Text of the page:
Reflecting on Tattling
Editor’s Note: This excerpt was reprinted with permission from Kidpower. See the full video on this podcast at People Safety Podcast from Kidpower at http://www.kidpower.org/resources/podcast/tattle-tell.html. Kidpower teaches advocacy, boundary setting, and other personal safety skills for building happier lives and stronger relationships at 2www.kidpower.org.
I saw this podcast recently and was struck by how difficult it can be to be a mindful parent. With work deadlines, mouths to feed, mortgages to pay, and sibling rivalry to negotiate, we don’t always have the presence of mind to carefully sort out when our kids are “tattling” versus “telling an adult to get help.” Our kids don’t always know the difference, either. It is considered uncool to ask for help from adults—most teens seek advice and support from their peers versus parents, teachers, and trusted adult friends. The first step in helping our children know the difference is to be clear about it ourselves, and rewarding kids who seek help for difficult situations goes a long way towards ensuring that they will go to the right people for help when they have a problem that should involve an adult’s input. We know the scary truth that our kids with hearing loss are at a greater risk for child abuse and neglect in all their ugly forms. Isn’t that all the more reason to learn how and what to listen for in our kids-- and arm them with the tools that will get a parent’s attention, fast. Here is an excerpt of the script from the podcast, directed toward children:
So, what’s the difference between tattling and telling? Understanding the difference is a big part of being safe, because telling to get help with problems is important, but tattling is hurtful, and it makes problems bigger.
For kids and for grown-ups both, the word or the idea of ‘telling’ can get really tangled up in our minds with behaviors that we don’t like, things like whining, complaining, or people being mean, and that tangling can happen because lots of times, people say that they are ‘telling’ or that they are ‘going to tell.’ But, they are doing it in a way that’s hurtful, not helpful. They might say, “I am going to tell her what you said!” “Hey, you took mine, I’m telling!”
Even though these examples used the word ‘telling,’ they’re examples of ‘tattling to be hurtful,’ not ‘telling to be helpful or to get help …When we’re tattling, we might be enjoying the idea of someone else getting in trouble. We might think, “If my brother has to go to bed early, I’ll have the TV all to myself!” When we’re tattling, it is really possible the other person did make a mistake – but, we’re probably thinking less about solving the problem and more about using our power in a way to put ourselves ahead and the other person down or behind.
It’s normal to feel like doing that sometimes; it’s normal to HAVE those feelings, but it’s not safe to let those feelings cause us to make hurtful choices. Telling information to others as a way to try to make other people unhappy is hurtful, just like hitting someone is hurtful.
“Telling to be helpful” feels different inside than tattling does. When we’re telling, we usually feel like there’s a problem we can’t solve, and we want things to be better or to feel better. One kid told a grown up about a friend’s puppy whose collar was too loose because the friend liked to play with the collar even though she wasn’t supposed to. The kid told the adult not because she wanted her friend to get in trouble for playing with the collar, and not because she wanted to play with the puppy herself, but because she knew that if the collar was ever too loose, there was a chance the puppy could slip out of the collar and get hurt or get lost. Another child told adults about a name-calling game between friends that was getting out of hand, not to get the kids in trouble but to stop them from hurting each other since the game had gone way too far, and they weren’t stopping themselves.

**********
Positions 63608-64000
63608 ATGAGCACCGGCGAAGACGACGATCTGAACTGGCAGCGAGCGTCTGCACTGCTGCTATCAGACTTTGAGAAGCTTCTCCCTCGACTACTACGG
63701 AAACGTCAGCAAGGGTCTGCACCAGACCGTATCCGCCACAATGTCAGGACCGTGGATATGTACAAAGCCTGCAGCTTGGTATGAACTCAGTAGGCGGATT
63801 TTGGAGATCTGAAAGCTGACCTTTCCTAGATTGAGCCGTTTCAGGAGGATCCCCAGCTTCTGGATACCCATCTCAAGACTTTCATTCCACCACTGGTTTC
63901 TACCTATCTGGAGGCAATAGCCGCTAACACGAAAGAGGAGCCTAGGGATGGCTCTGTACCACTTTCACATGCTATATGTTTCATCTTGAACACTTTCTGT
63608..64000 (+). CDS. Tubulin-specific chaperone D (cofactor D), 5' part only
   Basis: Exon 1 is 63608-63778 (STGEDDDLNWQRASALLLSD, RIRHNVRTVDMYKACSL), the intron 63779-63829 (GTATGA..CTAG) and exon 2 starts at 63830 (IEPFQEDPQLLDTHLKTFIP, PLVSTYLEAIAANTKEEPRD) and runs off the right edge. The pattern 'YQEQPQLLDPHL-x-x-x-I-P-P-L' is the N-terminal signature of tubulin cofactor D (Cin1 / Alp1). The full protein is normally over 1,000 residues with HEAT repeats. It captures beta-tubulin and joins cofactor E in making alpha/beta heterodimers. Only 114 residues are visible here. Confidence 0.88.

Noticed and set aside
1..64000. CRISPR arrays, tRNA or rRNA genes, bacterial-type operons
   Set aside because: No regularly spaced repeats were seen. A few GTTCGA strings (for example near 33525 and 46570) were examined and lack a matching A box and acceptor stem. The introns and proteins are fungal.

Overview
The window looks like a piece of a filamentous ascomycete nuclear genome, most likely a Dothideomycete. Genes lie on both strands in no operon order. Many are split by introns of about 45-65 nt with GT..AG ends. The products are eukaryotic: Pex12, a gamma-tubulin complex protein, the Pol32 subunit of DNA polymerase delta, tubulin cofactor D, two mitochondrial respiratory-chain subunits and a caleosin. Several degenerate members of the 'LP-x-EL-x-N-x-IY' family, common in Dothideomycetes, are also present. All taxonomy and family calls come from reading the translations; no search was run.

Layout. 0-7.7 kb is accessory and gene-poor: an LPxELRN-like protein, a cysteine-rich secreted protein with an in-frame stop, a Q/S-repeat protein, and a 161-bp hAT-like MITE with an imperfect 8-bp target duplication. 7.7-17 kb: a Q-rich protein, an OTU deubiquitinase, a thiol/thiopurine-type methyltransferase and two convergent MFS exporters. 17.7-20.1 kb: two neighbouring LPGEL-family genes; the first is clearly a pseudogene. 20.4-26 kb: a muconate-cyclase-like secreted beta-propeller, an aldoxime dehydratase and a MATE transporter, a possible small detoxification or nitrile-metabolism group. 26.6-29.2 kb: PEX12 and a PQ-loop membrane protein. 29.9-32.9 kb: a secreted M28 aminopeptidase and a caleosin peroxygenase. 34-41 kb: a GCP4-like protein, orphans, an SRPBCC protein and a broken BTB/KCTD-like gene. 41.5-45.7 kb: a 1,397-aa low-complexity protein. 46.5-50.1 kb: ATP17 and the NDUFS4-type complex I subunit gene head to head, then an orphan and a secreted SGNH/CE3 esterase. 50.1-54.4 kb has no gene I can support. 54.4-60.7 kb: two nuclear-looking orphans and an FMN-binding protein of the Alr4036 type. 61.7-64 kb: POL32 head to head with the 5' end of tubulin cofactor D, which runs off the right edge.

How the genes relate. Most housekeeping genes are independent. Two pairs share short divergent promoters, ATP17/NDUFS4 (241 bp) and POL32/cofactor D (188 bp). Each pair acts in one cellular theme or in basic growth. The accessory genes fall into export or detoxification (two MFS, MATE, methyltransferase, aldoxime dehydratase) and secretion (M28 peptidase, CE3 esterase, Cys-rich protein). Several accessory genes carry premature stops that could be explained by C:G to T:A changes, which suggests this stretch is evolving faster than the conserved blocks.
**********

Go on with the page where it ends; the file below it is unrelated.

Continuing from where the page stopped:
In both those situations, the name-calling friends and the kid with the puppy were angry at first at the kids who told in order to get help. After some time, though, they understood. Telling when a child is playing in a busy street, or telling about roughhousing games getting too rough on the bus, or telling about touch and attention you do not like is NOT tattling. Remember that it’s never too late to tell about a problem, and even if someone gets upset because you told, and even if someone says you’re tattling or calls you a tattletale, if something is about safety, then your job is to tell and to keep telling until you get help. Keep in mind, though, that lots of grown-ups can get confused about the difference between tattling and telling, so when a young person wants to get help from an adult, it’s wise to use a voice that’s low, clear, and calm: “Excuse me, I need help.” And if the adult says, “I’m tired of all this tattling!” …Well, try being patient for just a moment. Realize that the adult probably is ‘tired of all this tattling.’ Try taking a deep breath; try staying calm and saying, “It’s about safety. Please listen.”
I loved the idea that not only could we help our kids discriminate between the two actions of tattling versus telling, we could arm them in advance to be able to really get an adult’s attention with the “safety” trump card (or whatever the attention-getting word that works best for your family or your classroom.) We can also help them discern in their own minds whether they were seeking to gain something or seeking to help. “Telling” is a skill that will help keep our kids safe, and it’s never wrong to tell. Thanks, Kidpower!
See the O.U.R. Project to connect with other parents and professionals concerned about our children’s safety at http://deafed-childabuse-neglect-col.wiki.educ.msu.edu/.